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Before the Law for Building Churches:The Copts’ constitutional right to pray

Youssef Sidhom

04 Dec 2016 9:09 am

 

 

 

Problems on hold

 

 

 

I have repeatedly broached the topic of the Law for Building and Restoring Churches in my editorials. The most recent was last week’s; it tackled the open question of whether the new law has made matters easier or more complicated for churches [http://en.wataninet.com/opinion/editorial/law-for-building-and-restoring-churches-ease-or-complication/18090/]. As we closely follow on how official applications for building or restoring churches or for opening closed churches are being handled in light of the new law, we must not forget the constitutional purpose behind the law, which is to empower Christians to practise their religion. The issue is thus not about church buildings whether new, existing or closed down; it is mainly about freedom of belief, freedom to practise religious rites, and the freedom to pray. This brings us to a bitter issue that has for long been placed on hold.

I allude to the issue of the authority in charge of enforcing the law, protecting citizens, and defending their rights against attempts to usurp them. This authority is in charge of upholding the State’s dignity in the face of the evil forces of terrorism; and of powerfully confronting those who conspire to defeat the law, spread extremism, hatred, incitement and violence. This authority is required to throttle any attempt to trounce the rule of law, threaten social peace or disdain religions. Does this authority—whether on the political, security or local government levels—grasp the magnitude of the responsibility it shoulders where the dignity, sovereignty, and clout of the State is concerned? Or does it simply let matters be, allowing abusers and lawbreakers to grow in might as the State stands powerless?

As we track the on-the-ground application of the new law for building churches, we sadly note that there is a more basic issue that raises concern: that of the freedom to practise religious rites. The governorate of Minya, the capital city which lies some 250km south of Cairo, tops the list of Egyptian governorates in lack of religious freedom. This comes as no surprise since it stands uncontested in terms of Islamist violence, terrorism and contempt of the law, let alone the failure of its authorities to put an end to lawlessness, defend Copts, enforce the law and uphold State dignity. We were optimistic a few months ago when Minya got a new governor in the wake of a wave of unprecedented attacks against the Copts there. But maybe we laughed too soon; Copts are still being threatened and terrorised in Minya, while the new governor takes no firm stance.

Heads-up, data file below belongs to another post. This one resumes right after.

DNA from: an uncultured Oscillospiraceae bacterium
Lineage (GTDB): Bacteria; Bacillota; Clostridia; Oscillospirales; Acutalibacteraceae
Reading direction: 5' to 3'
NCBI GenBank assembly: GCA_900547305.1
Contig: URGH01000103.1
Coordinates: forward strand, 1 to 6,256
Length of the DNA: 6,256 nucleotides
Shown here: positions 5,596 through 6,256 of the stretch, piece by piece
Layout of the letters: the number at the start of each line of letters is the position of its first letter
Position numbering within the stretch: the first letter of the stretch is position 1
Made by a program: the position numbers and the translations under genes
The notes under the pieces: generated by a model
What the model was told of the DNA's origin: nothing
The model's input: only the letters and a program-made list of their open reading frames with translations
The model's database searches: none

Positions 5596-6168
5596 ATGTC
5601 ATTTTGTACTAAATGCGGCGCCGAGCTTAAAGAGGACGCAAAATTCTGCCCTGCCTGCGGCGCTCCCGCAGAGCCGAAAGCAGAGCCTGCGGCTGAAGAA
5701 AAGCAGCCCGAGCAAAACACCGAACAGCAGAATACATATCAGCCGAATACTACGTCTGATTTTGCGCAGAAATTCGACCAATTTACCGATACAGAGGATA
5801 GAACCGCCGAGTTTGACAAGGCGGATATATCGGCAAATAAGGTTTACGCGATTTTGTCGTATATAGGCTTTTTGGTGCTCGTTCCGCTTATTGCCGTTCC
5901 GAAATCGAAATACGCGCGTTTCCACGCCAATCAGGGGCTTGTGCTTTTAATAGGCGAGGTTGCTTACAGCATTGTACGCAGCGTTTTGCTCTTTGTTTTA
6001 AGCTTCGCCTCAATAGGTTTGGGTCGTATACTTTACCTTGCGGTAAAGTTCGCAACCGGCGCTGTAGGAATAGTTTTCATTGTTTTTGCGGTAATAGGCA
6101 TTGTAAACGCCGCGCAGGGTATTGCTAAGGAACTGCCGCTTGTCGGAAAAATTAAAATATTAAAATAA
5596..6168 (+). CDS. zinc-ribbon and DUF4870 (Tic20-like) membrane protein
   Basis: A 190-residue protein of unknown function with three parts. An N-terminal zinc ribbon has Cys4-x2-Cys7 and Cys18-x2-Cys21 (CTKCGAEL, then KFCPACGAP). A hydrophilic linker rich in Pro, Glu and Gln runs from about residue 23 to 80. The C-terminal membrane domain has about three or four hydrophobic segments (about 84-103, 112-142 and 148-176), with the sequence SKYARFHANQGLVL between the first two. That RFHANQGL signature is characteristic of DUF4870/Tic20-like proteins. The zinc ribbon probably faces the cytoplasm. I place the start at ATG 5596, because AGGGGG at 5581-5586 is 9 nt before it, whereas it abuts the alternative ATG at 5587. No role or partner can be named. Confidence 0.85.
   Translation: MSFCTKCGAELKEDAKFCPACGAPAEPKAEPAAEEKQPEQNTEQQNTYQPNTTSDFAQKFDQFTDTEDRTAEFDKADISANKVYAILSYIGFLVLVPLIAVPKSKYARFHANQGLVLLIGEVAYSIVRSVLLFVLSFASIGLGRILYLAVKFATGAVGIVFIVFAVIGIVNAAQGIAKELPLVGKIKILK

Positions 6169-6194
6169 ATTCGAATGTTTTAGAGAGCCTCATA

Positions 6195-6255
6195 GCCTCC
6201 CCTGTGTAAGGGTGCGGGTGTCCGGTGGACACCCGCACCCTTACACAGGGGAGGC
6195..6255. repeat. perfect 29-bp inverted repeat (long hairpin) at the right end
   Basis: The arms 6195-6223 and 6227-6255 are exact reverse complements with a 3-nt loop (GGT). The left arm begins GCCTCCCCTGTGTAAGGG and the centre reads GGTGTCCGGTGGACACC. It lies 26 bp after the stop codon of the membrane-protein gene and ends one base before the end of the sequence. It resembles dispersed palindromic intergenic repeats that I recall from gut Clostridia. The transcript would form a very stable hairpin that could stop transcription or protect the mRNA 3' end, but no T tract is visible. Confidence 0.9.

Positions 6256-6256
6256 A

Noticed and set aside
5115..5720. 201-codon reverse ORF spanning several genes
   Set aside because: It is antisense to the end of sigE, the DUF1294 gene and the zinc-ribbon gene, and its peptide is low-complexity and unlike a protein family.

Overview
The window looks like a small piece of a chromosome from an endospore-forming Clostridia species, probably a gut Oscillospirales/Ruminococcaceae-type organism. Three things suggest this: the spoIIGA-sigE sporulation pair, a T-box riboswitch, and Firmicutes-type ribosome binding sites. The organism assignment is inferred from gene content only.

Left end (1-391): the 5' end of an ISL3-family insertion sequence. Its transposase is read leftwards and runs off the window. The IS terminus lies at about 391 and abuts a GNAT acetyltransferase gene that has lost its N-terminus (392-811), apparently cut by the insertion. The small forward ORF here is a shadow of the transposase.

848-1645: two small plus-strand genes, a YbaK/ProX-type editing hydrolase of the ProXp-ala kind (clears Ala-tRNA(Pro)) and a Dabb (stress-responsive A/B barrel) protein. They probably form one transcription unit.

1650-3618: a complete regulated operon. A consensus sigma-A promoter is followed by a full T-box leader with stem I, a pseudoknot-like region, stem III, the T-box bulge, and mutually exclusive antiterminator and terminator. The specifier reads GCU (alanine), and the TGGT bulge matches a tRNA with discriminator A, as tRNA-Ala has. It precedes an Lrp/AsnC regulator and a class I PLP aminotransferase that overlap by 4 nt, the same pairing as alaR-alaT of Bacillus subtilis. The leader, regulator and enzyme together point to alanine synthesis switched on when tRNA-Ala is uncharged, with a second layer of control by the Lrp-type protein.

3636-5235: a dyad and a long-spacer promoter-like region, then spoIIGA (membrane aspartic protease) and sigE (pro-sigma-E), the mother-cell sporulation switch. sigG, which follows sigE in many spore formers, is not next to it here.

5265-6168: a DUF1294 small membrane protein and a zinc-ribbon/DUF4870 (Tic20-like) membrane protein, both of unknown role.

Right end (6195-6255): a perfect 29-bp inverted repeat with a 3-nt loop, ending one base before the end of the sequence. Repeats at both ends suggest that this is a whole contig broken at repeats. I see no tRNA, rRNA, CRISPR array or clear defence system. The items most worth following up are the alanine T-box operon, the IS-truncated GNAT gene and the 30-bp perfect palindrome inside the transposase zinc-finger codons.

Watani has printed and posted the details of the gruesome incidents that involved the Minya village of Koum al-Loufi in Samalout. The story goes back to last June when a Copt started to build a new home but a rumour spread alleging he was in effect building a church. All hell broke loose; Islamic extremists set off terrorising the village Copts, looting, destroying, and burning their houses amid complete failure by the security authorities to protect the Copts and their property. A few culprits were caught and soon released; they went back to the village triumphant and armed with new viciousness, spreading more anarchy and terror. The administrative authority was no better than the security authority; they looked the other way while the Copts of Koum al-Loufi were threatened and attacked. The situation kept aggravating—even under the new governor—until a couple of weeks ago when a flyer that flagrantly incited against Copts was circulated in Koum al-Loufi. The flyer scathingly criticised an agreement that would allow the village Copts to reopen a closed ‘house church’. The flyer reeked of arrogance, disdain and incitement against the Copts, and called upon the village Muslims to gather in specific mosques following Friday noon prayers and march to oppose the new ‘church’ and the holding of Christian prayers. “You want to pray?” the flyer read, “Never! Never! You build a church? Out of the question!”

Did the local and security authorities take steps to empower the law and confront those who were jeopardising social peace and disdaining the Christian religion? Security presence in the village was intensified especially in the vicinity of the Copts’ homes. But that was about all. Security officials bowed to the might of extremists, and attempted to humour them into ‘consenting’ to the opening of the closed down building that had once been used for Christian worship. But the extremists adamantly rejected that their Muslim majority village would ever house a church. “The land of Muslims will never host a house of blasphemy”, their flyer said.

For his part, Minya’s new governor, Essameddin al-Bedeiwi, failed to address this defiance of the law. It looks like he does not possess the necessary tools to enforce the rule of law and uphold the State’s prestige, or to defend the constitutional rights of the Copts. He took to appeasing the extremists and attempting to persuade them to give in, but to no avail. Perhaps he is even now wondering why are they so obstinate? So implacable? So viciously aggressive?

 

Watani International

4 December 2016

 


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